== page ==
Testing Out your Idea: MVP vs PoC vs Prototype

Testing out an idea for a new product is always a challenge for companies and building an entire enterprise around that idea is tricky for startups.
But not every startup idea succeeds neither does every new product meet its starry expectations.
The reasons could be many- building something that wasn’t needed in the first place, not being able to emulate the vision into the product, or the idea did not flow correctly through the hierarchy.
To avoid such pitfalls and save themselves from erroneous decisions, businesses and startups employ testing measures for their ideas at different levels of the process like- MVP, PoC and Prototype.

The tech and entrepreneurial world are known for being obsessed with its jargon.
There are so many words that are a part of their everyday lives but might seem confusing to someone who is new to all this.

Similarly, Proof of Concept. Prototypes and MVP are different terms but sometimes used interchangeably, although wrongly.
Through this blog, I will attempt to clear the difference between these terms that can allow you to choose better when it comes to testing your idea.

Proof of Concept :

Proof of Concept is needed to judge the viability of the product/idea in clear terms.
At the end of the presentation of the PoC, the team should be on the same page about the doability of the project with a Yes or a No. Nothing in-between.

This is helpful in the very initial stages of the idea approval phase. It is generally used for businesses internally. Let me give you an example, you are working for a medium or large scale organization and have an idea for an app that could help scale up sales. To present the concept to your bosses, you can use the PoC method to get a Go-Ahead from them.

The PoC includes very naturally:

  • An identification of the existing problem
  • A business model/canvas that aims to solve it.
  • A clear answer to “Will this work?”

Typically, every business starts from a PoC. In terms of app development, mainly, PoC is not the raw model of your app it is preferably a validation of your idea.

The advantage this method gives is that you can have your PoC ready at a fraction of the cost from your MVP and way lower price than the actual app, at the same time giving a concrete structure to your idea. You can trust Applify to create a convincing PoC for your idea.



Image source: Mockplus

A prototype is the visual representation of the idea from where it goes into development. For tech products, it refers to how the app/website looks, feels and shows its primary functions without being able to perform them.

So, as you can guess, a prototype is a validating process during the initial stages of work on the project. It is a simulation.

The purpose of the prototype is to understand how the final product would look like and make amends to the features before it goes into the development phase. This proves to be highly helpful to incorporate early change requests, modify and resolve any discrepancies between the desired product and the actual one.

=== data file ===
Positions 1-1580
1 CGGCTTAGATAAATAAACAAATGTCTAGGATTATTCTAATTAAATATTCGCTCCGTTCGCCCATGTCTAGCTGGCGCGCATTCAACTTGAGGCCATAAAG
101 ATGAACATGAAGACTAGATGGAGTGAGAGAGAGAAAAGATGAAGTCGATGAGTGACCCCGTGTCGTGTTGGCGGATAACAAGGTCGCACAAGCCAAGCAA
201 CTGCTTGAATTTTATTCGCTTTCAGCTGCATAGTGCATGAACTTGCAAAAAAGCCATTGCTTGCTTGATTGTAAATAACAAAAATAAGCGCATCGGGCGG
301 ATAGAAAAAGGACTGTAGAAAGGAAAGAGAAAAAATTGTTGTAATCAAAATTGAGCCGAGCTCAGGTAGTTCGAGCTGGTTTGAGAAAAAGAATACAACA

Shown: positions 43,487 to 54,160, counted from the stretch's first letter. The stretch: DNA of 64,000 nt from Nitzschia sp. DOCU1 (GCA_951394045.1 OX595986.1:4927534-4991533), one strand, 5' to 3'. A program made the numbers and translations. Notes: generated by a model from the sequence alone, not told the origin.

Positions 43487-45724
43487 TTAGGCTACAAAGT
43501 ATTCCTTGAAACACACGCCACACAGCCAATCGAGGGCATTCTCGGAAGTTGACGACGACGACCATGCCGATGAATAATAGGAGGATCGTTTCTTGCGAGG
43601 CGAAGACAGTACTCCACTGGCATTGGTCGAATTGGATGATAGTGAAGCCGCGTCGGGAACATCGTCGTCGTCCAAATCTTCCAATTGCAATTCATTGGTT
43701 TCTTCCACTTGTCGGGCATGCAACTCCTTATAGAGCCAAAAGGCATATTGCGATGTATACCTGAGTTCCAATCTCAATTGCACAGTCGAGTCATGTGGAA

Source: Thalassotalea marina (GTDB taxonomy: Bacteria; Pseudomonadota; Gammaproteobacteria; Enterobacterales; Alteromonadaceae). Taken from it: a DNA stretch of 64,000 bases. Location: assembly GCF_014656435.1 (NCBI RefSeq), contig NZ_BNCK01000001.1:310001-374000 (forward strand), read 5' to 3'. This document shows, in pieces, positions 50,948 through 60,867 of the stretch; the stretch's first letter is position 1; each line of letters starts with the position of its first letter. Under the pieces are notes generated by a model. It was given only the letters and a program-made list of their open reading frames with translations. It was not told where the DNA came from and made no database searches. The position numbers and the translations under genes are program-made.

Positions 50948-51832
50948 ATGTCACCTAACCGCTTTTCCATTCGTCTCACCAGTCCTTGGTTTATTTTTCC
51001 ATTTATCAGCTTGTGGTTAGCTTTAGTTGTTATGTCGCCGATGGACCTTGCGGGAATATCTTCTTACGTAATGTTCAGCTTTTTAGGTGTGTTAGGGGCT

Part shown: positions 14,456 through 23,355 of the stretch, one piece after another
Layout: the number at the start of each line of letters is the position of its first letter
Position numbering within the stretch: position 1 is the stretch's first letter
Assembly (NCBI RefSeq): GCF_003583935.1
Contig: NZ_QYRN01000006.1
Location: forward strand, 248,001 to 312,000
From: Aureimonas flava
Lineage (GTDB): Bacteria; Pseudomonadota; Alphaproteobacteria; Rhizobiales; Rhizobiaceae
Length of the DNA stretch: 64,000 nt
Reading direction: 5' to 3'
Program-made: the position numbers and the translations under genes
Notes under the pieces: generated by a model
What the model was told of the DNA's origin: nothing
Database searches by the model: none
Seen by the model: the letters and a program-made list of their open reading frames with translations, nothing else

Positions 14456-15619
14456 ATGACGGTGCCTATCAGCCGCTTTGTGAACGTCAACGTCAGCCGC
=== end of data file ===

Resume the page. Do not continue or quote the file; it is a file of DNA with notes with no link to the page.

Minimum Viable Product:

Also called a pilot sometimes, the Minimum Viable Product, as the name suggests is a product and not representation. It can be released into the market and can be used by the customers. But it is built with just enough features which can be used to satisfy the earliest customers.

The purpose behind creating an MVP is to:

  • Gather feedback from the early adopters (end-users)
  • Reduce wastage of engineering hours
  • Build credibility of the creators
  • Understand the scope of the project

Some times, startups secure funding from venture capitalists for their ideas through their MVP. Their MVP may even succeed in garnering an early client base.

The idea behind MVP is that instead of spending years and a significant amount of money creating a vast project that might fail, build something smaller, with minimal functionality and show it to people and check its actual potential. Once it has a positive response, build on it with time.
But the purpose of an ideal MVP should not be to demonstrate mere basic functionality but to provide the overall feel of the product at a smaller level.

Jussi Pasanen’s MVP Pyramid Model beautifully illustrates this point.


On the left, we have the broad “many features, none of them good” approach. On the right, we have the “fewer features, all of them delightful” approach.

Do you always have to have a PoC or MVP?

Prototypes become a part of the design process pretty much as a necessity so no question about it. But will you compulsorily need a PoC and an MVP?
I’d say it depends.
For software ideas that are brand new and never heard of, testing them out before you go all in does become necessary if you want to take calculated risks.
We tend to become defensive about our ideas and look at it through rose-tinted glasses. Having a PoC will help other people come on board with confidence and an MVP’s success will validate it externally too.

But if you have something like an instant messaging app or an on-demand food delivery app- that has been seen and done you might want to skip having an MVP for it and would want to focus more on its marketing strategy and making it unique as to survive the intense competition.

All the three techniques are a small scale investment into the project, but the payoffs are enormous. Just knowing when to do what is the key.

Snigdha Sachar is an engineer by qualification, policy-enthu by passion and chai-advocate as a freelancer. She is a part of the Management team at Applify.

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